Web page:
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June 2022

Invasive Species Pull


In June 2022, Human Nature Projects (HNP) Ontario partnered with Toronto Nature Stewards (TNS) to pull out two invasive plants, dog-strangling vines and garlic mustards from the Middle Mill Area. By volunteering at this event, our team of 60+ volunteers helped to save numerous habitats, the surrounding wildlife, and our native plants! 


What Are Invasive Species?

Invasive species are non-native organisms that are introduced to new environments. Because of this, they have no natural predators to limit their spread. As a result, these species cause harm to the environment, the economy as well as human, animal, and plant health. Invasive species tend to threaten native plants (that are important to our ecosystems) by competiting with their resources and territories and therefore, lead to biodiversity loss. Furthermore, invasive species impact our daily lives by threatening our health, culture and connection with the environment. To elaborate, they impact human health by exposing us to new diseases and by being vessels for other diseases.

Garlic Mustards

Garlic mustards were brought as a source of food and medicine to Ontario in the 1800s, but quickly spread out of control of cultivators. They are considered invasive species because they release chemicals such as cyanide that alter the chemistry of the surrounging soil which then impacts and hinders the growth of other species. Garlic mustards are known to produce glucosinolates, a class of chemicals toxic to animals and humans. Futhermore, livestock that consumes garlic mustards produces milk that is tainted with a garlic flavour.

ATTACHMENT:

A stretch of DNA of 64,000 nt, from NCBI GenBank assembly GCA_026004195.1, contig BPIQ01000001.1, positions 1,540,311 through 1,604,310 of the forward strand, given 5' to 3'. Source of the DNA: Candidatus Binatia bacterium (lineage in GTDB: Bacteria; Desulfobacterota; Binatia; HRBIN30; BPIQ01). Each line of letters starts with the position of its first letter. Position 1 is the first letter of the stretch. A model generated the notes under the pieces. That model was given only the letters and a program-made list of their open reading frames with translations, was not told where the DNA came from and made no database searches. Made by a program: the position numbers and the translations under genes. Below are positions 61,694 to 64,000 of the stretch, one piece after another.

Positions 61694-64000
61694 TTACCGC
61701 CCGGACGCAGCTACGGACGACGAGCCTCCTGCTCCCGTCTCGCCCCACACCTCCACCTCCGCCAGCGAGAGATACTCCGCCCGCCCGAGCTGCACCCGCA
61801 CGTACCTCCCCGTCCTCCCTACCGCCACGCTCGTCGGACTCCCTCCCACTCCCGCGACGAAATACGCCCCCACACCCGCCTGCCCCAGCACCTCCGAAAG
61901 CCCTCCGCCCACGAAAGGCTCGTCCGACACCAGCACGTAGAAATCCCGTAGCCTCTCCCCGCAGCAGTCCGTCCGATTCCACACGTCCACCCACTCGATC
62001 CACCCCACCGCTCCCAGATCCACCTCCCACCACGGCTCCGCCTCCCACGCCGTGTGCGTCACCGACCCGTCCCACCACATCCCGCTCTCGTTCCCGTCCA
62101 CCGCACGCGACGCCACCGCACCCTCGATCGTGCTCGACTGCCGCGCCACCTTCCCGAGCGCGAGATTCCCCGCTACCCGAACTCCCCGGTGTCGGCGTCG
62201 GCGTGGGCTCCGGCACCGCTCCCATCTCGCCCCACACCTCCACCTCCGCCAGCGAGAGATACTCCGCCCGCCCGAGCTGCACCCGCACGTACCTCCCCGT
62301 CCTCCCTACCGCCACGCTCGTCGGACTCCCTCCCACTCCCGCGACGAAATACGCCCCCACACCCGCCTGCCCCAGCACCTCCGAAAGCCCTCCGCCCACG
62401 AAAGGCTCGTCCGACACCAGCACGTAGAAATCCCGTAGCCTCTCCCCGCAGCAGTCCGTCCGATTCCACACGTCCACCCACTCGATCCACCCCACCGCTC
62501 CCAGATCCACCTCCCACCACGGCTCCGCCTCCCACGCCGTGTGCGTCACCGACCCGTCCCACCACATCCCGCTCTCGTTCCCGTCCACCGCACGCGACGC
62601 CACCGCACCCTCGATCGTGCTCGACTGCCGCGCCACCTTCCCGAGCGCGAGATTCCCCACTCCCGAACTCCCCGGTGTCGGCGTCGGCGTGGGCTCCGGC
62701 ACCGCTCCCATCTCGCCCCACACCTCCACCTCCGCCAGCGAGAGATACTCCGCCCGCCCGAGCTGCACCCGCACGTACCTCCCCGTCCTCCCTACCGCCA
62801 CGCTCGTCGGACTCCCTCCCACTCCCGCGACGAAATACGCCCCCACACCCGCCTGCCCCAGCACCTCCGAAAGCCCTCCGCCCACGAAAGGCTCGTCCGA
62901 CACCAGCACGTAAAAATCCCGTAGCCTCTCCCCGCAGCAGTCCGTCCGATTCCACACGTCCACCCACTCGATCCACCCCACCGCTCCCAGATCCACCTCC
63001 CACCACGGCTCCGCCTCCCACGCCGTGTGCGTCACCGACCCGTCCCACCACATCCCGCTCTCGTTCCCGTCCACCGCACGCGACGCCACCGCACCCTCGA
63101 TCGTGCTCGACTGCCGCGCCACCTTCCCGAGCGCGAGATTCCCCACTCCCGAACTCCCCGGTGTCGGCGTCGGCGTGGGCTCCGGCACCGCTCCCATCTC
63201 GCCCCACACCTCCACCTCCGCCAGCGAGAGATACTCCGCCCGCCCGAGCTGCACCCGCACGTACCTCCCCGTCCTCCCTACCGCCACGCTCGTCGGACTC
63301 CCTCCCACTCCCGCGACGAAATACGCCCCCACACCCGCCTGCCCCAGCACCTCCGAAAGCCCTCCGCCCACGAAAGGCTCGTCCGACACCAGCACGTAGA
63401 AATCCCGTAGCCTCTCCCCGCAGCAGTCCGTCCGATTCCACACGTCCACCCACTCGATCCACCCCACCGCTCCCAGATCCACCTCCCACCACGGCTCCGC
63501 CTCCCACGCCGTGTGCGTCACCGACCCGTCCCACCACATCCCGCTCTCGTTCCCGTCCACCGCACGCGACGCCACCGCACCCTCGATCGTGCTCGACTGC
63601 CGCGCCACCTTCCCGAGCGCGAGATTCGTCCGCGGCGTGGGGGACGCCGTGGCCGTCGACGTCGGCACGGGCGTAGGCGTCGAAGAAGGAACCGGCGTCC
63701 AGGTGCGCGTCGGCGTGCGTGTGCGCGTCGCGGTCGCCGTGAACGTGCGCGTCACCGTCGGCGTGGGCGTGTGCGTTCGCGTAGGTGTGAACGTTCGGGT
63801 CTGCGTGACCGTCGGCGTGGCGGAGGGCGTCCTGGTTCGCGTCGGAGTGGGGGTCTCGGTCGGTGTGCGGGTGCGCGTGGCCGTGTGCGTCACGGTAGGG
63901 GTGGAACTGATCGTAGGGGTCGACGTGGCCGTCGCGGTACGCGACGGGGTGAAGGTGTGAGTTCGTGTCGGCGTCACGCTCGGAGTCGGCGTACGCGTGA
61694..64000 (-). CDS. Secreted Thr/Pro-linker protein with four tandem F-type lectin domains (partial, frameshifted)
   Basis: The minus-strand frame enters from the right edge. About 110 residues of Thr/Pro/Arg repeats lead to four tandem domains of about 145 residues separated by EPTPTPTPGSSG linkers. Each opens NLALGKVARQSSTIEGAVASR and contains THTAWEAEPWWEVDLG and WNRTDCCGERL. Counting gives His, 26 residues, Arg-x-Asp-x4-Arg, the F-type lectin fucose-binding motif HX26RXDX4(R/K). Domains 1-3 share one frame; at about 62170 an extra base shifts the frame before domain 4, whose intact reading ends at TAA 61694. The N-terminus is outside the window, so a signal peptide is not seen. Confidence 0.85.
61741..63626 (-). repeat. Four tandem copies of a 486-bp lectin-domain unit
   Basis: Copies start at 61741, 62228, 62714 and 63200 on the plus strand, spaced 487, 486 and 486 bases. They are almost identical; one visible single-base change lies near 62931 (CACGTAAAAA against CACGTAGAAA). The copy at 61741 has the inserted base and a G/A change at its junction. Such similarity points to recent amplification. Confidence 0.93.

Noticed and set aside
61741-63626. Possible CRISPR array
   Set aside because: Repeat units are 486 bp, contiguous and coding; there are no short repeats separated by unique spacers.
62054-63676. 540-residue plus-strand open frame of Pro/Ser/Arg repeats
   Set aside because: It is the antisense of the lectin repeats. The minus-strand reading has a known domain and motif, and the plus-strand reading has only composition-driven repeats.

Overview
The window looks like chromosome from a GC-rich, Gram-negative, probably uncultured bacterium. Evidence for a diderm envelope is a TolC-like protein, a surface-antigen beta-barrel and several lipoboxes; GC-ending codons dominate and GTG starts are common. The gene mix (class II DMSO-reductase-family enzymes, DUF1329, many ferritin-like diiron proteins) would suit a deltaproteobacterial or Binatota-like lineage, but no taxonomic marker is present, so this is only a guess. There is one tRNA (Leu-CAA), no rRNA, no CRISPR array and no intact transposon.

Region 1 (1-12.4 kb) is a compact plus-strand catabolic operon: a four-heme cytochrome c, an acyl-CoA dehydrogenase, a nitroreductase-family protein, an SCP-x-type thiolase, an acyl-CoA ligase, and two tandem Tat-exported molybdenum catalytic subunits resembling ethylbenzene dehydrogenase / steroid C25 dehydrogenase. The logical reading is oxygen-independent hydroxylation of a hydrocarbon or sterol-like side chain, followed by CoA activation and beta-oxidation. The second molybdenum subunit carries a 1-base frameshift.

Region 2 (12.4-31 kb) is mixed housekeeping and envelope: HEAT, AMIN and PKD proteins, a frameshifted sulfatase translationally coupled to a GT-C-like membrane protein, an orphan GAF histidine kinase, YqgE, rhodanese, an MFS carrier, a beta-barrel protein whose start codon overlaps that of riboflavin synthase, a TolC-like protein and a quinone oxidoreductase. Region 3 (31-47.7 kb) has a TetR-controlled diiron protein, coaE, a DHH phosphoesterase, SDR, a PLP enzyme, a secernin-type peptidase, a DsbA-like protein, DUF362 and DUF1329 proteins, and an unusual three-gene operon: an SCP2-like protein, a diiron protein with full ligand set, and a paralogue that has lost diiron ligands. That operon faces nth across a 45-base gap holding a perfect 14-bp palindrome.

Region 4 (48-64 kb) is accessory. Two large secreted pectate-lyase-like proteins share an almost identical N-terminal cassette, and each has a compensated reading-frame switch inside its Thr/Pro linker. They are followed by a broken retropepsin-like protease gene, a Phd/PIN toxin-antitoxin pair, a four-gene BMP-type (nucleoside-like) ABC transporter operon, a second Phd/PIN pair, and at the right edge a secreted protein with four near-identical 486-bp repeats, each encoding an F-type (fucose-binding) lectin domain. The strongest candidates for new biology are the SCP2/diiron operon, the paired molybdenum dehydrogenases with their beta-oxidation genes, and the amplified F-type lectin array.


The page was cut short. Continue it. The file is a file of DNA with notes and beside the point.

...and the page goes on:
1800: First introduced to North America from Europe as an edible herb.

-    1879: First record of garlic mustards in Ontario.

-    1891 - 1898: Garlic mustards found in Kingston and Ottawa.

-    1900: Garlic Mustard continued to propagate until it has become an invasive herb today.

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Dog-Strangling Vine

Dog-strangling vines are perennial plants (ie: live for more than 2 years) that have vines that can grow up to 2 meters long by wrapping onto or "strangling" nearby trees and plants. They often grow in sunny areas but can also be found under light shade. Introduced as an ornamental plant for the early settlers, dog-strangling vines release allelopathic chemicals that block sunlight for smaller plants. Therefore, dense clusters of these invasive plants create a negative change in the habitat for wildlife. Dog-strangling vines also endanger native insects such as monarch butterflies because these butterflies mistake the dog-strangling vine for milkweed and lay their eggs on it, only for them to starve.


  THE MID-1800s: First introduced to North America from Eastern Europe.

-    1897: First record of the dog-strangling vine in the United States.

-    THE 1900s: Dog-Strangling vines spread to southern Ontario.

-    PRESENT: Dog-strangling vine continues to expand its range and spreads to even more southern parts of Quebec.


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